We are given transcripts of the VFD meetings, photos (all blurry of course) of the elusive author, pages torn from other books, coded messages, a delightfully twisted copyright page and a song about Lemony Snicket's childhood abduction (!)
As pointed out before, the dust jacket is one of the best parts of the book. Don't forget to use it! Your very life may depend on it.
Lemony Snicket just keeps getting better and better, I can't wait for the next installment of SoUE. This book has more than whetted my appetite.
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on August 11, 2006
Seriously, after about five pages into this book, you'll feel like you're reading a coded message from one spy to another. Like a previous reviewer said, it's best to read this after reading a lot of the other books (I would try up to Hostile Hospital) so you can understand it. I began to read this after Austere Academy and I regretted buying it. Then, after reading the other books, I gave this a shot, and it was so much more easy to read!! So much is revealed, but also so many more questions are raised. I have the paperback edition, but I think I'll get the hardcover, cause that reversable cover sound GREAT!!!! If you are a fan of A Series of Unfortunate Events, pick this up!
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on May 1, 2006
I loved this book! It was a bit confusing at first, since how can it be a biography if there is no Lemony Snicket? But this book was clever and funny.

For those who say: it was confusing, stupid, made no sense, please realize that all those pics, clippings, articles were CONNECTED to the books and dropped hints of why everything happened. For example, why didn't Mr. Poe recieve the telegram the Baudelaires sent him in book 8? Read it to find out! (And several other secrets and hints, too!)

Also, it was funny and witty. The reversible cover was cute!!

If you've read the A SERIES OF UNFORTUNATE EVENTS books, this book is definitly recommended. It may make you think, but several secrets would be unraveled. Its worth it!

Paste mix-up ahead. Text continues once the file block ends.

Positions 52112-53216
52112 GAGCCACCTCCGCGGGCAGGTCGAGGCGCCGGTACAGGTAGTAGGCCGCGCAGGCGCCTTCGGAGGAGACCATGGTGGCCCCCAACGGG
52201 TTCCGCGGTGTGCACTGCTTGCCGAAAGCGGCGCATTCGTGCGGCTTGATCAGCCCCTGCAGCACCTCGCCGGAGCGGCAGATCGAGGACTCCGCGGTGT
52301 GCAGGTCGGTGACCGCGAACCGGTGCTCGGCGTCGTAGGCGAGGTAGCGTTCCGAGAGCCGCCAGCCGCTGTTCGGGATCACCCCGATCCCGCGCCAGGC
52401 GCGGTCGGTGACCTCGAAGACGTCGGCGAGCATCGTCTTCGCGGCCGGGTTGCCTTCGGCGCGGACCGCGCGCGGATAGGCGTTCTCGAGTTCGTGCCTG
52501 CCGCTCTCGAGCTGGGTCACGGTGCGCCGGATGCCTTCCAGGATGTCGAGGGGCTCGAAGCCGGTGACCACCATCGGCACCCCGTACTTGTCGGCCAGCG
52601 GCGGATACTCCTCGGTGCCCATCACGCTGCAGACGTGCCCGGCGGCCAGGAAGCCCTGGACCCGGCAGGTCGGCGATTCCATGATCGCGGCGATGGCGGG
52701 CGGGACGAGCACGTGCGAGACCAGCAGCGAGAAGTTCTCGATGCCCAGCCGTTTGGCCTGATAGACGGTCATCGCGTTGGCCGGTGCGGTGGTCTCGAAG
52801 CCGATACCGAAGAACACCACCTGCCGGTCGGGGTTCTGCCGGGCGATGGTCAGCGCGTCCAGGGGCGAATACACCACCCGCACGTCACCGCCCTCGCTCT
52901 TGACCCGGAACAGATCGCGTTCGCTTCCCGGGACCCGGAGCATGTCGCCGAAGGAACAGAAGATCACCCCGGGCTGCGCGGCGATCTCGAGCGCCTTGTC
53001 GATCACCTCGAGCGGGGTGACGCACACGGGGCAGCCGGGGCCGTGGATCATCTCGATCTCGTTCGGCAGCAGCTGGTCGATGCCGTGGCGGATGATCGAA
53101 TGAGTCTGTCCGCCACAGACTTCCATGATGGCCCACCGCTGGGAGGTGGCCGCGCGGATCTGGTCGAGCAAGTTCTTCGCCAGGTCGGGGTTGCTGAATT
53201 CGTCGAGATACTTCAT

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on June 20, 2002
If you haven't read Snicket's "A Series of Unfortunate Events" books, particularly books five through eight (the most recent), you probably will not get as much out of this book and should start with those.
This "biography" explores the V.F.D. conspiracy story arc that becomes increasingly important in the later books, and seems to be aimed for slightly more sophisticated readers. There isn't really a narrative per se, but a collection of notes, letters, minutes, and found pictures, full of self-references, oblique references to characters and events from "A Series Of Unfortunate Events," and cryptic teasers. The index sets the tone-- if you try to look anything up, you'll be sent on a spiral of "see also"'s that are sometimes frustrating, sometimes illuminating (hinting at conspiracies and pseudonyms), but always amusing.
Readers new to Snicket may want to skim this, realizing that they won't get most of the jokes and allusions, then return to it after reading the books. It may not answer all your questions, but you'll appreciate the effort that went into assembling this puzzling in-joke.
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on June 22, 2002
This latest book,on the doings of Mr.Lemony Snicket,will have your Pavlovian reading bells ringing!
If you're not familiar with this unfortunate series of books:BEWARE! It has been some while since a book written for Our time has been seen. A book full of allies and Enemies! If you can find this volume,tary not,buy it Now. In fact,stop reading this review,take to foot,and Run to your nearest book seller!If you must cross the Amazon,do it! You will not be ashamed to make this Purchase. The story of Lemony Snicket is one you will look At again and again. You will enjoy showing it to all Your friends. Should they ask to borrow it,reply: "get your Own copy,pal!". So do not sit idle and fear the Risk of owning this tome - varily,feel delightful!
Bells are now ringing! Ringing happily for all who enjoy these books!
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on November 8, 2002
This is an AWESOME book! I've seen complaints, a word which here means "whining because you have to think in order to understand the book", but, DON'T BELIEVE THEM! IF you read it carefully, you will piece together a LOT about VFD, Beatrice, the survivor of the Baudelaire Fire, and the Quagmire Triplets. Reread it after each new book comes out and you'll get even more information, however subtle. Thinks like The Sebald Code are bound to be increasingly important in the later books.